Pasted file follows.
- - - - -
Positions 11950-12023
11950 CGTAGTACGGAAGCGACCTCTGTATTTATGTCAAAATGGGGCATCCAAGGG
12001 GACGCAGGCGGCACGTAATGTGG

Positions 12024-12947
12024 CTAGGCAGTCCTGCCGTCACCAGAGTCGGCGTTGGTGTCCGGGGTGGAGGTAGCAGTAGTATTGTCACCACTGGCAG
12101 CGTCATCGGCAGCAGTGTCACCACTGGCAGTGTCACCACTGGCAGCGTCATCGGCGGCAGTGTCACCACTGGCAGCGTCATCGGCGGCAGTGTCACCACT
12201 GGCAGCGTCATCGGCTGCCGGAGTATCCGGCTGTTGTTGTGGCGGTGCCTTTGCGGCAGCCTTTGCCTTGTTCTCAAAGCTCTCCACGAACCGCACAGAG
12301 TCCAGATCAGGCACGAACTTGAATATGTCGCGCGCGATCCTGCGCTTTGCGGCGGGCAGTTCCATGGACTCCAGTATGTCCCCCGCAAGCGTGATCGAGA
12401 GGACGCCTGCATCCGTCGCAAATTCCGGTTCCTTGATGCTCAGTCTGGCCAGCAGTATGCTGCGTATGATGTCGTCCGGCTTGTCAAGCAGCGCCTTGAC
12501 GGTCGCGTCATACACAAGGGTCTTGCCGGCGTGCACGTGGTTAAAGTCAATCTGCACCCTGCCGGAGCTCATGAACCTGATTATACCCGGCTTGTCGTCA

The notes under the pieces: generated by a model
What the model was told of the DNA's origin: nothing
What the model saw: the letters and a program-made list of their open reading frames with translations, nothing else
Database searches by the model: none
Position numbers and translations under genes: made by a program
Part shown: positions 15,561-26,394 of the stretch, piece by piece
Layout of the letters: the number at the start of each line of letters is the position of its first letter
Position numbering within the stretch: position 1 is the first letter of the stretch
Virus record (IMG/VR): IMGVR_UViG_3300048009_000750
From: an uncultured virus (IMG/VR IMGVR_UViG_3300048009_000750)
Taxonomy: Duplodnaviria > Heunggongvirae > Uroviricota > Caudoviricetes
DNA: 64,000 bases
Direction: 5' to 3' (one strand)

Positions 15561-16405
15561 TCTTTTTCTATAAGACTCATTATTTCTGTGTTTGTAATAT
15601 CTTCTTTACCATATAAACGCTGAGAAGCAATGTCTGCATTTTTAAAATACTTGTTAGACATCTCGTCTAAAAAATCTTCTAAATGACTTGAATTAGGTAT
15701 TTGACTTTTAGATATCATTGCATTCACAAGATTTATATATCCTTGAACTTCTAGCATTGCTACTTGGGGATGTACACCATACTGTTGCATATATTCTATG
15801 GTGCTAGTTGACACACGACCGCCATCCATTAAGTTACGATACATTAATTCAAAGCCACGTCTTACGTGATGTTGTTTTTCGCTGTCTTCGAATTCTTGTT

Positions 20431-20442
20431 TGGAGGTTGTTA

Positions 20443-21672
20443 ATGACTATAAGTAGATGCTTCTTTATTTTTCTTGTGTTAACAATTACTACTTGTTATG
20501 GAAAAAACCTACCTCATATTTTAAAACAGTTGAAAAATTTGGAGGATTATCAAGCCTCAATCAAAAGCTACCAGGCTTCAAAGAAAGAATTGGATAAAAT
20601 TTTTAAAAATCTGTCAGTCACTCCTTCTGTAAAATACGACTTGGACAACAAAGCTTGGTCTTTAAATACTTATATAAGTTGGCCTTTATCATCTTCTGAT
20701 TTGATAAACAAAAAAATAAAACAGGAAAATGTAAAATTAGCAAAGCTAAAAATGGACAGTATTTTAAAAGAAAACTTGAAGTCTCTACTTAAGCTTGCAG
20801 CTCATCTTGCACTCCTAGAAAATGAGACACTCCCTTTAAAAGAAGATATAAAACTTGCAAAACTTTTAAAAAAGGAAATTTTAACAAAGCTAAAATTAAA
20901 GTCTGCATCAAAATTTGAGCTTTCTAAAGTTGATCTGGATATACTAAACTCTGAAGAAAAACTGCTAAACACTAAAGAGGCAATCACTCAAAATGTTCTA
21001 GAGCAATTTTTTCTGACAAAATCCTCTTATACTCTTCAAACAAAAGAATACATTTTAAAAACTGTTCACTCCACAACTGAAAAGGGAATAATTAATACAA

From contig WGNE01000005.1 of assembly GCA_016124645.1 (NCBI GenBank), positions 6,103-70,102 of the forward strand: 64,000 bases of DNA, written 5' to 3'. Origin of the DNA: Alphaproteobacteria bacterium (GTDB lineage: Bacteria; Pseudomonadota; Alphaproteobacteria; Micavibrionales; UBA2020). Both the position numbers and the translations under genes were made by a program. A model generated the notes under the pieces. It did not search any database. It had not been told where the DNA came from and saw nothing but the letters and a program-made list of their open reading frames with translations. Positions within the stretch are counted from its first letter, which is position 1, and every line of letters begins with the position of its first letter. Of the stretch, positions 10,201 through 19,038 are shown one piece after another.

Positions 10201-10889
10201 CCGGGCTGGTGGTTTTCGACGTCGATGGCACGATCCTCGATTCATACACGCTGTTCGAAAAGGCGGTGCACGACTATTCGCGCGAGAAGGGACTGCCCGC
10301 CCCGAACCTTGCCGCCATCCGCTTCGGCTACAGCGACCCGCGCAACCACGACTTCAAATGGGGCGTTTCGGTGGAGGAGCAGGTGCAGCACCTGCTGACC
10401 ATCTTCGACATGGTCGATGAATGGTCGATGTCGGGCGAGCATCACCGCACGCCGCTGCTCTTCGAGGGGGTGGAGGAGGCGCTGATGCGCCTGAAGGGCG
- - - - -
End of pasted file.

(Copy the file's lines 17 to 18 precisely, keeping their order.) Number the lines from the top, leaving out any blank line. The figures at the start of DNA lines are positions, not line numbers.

Layout of the letters: the number at the start of each line of letters is the position of its first letter
Position numbering within the stretch: position 1 is the first letter of the stretch